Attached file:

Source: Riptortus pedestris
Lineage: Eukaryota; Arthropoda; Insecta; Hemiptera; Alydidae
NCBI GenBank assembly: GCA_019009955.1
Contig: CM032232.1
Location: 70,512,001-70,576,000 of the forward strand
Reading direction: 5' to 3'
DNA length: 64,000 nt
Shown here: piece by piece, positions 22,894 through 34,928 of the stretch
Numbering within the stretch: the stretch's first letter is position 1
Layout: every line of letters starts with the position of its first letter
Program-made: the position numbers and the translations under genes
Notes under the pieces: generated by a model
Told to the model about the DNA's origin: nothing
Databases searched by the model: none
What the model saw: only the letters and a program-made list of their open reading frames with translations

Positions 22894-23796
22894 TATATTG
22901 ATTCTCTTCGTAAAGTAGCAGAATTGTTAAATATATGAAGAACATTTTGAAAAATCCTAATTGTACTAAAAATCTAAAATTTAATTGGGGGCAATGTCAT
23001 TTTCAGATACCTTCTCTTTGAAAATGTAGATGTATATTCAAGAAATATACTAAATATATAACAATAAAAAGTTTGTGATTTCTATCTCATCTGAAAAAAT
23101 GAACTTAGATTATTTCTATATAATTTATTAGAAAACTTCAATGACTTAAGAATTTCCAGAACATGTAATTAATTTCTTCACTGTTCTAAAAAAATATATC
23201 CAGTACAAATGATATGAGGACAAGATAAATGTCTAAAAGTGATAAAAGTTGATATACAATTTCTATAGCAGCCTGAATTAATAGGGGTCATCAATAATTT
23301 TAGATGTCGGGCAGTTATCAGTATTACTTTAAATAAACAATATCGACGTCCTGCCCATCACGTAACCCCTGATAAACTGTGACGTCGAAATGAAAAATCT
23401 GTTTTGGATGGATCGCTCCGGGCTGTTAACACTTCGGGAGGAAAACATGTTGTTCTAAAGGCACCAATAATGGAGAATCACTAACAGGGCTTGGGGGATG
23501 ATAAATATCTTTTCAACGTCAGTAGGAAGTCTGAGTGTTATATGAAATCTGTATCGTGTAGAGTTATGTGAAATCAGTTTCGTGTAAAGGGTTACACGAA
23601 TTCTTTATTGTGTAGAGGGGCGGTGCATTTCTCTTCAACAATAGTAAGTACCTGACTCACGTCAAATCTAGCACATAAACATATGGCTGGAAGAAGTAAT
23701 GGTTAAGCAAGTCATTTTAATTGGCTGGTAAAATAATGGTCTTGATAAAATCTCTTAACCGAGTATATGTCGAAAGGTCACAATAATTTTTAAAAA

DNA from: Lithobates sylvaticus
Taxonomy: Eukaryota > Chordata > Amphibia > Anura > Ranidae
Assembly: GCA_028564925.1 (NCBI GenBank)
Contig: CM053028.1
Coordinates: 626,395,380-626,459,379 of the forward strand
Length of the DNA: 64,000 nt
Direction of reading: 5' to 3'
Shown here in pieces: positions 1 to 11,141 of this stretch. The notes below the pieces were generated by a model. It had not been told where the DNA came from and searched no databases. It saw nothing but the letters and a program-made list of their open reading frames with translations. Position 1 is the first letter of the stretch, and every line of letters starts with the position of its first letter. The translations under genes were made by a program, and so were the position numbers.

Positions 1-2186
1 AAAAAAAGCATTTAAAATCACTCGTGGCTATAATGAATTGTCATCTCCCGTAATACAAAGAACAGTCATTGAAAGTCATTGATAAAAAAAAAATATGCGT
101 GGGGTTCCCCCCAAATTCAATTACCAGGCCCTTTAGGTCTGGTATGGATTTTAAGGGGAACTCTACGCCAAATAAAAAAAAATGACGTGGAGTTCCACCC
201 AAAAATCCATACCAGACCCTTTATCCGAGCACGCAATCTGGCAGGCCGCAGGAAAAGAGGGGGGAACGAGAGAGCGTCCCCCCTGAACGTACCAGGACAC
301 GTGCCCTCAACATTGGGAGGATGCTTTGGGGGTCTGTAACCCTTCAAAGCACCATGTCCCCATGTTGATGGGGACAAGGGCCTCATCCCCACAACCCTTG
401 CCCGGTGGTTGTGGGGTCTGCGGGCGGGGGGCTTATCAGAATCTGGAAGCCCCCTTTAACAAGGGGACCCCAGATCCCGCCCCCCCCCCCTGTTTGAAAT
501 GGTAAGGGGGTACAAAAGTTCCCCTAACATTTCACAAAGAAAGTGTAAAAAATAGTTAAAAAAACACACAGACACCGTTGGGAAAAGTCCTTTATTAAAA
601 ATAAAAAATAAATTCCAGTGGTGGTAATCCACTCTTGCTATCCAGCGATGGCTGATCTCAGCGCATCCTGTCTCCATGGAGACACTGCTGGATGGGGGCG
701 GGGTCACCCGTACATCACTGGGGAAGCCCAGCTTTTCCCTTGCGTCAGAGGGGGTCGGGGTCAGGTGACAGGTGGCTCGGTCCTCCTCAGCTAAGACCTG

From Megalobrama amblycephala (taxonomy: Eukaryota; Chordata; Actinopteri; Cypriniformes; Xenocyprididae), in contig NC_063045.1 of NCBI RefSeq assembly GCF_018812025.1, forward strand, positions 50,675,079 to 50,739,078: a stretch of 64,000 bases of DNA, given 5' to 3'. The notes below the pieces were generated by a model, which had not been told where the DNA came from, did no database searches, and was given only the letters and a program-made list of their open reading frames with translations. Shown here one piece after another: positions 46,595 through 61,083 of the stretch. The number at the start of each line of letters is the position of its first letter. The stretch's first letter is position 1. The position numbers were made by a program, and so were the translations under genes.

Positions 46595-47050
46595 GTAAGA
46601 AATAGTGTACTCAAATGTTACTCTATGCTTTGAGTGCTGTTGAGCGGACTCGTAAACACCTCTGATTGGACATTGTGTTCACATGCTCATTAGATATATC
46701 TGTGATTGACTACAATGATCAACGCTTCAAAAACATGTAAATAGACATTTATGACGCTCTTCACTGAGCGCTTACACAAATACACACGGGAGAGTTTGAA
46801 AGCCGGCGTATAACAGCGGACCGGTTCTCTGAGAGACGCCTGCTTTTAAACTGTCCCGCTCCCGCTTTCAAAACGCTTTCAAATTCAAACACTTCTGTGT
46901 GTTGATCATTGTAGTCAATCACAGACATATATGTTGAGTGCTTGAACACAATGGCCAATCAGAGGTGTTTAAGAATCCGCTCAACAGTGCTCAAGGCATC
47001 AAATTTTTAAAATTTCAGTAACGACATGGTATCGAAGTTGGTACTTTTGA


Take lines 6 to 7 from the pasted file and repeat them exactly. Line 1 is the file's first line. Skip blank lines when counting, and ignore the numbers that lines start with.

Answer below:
Reading direction: 5' to 3'
DNA length: 64,000 nt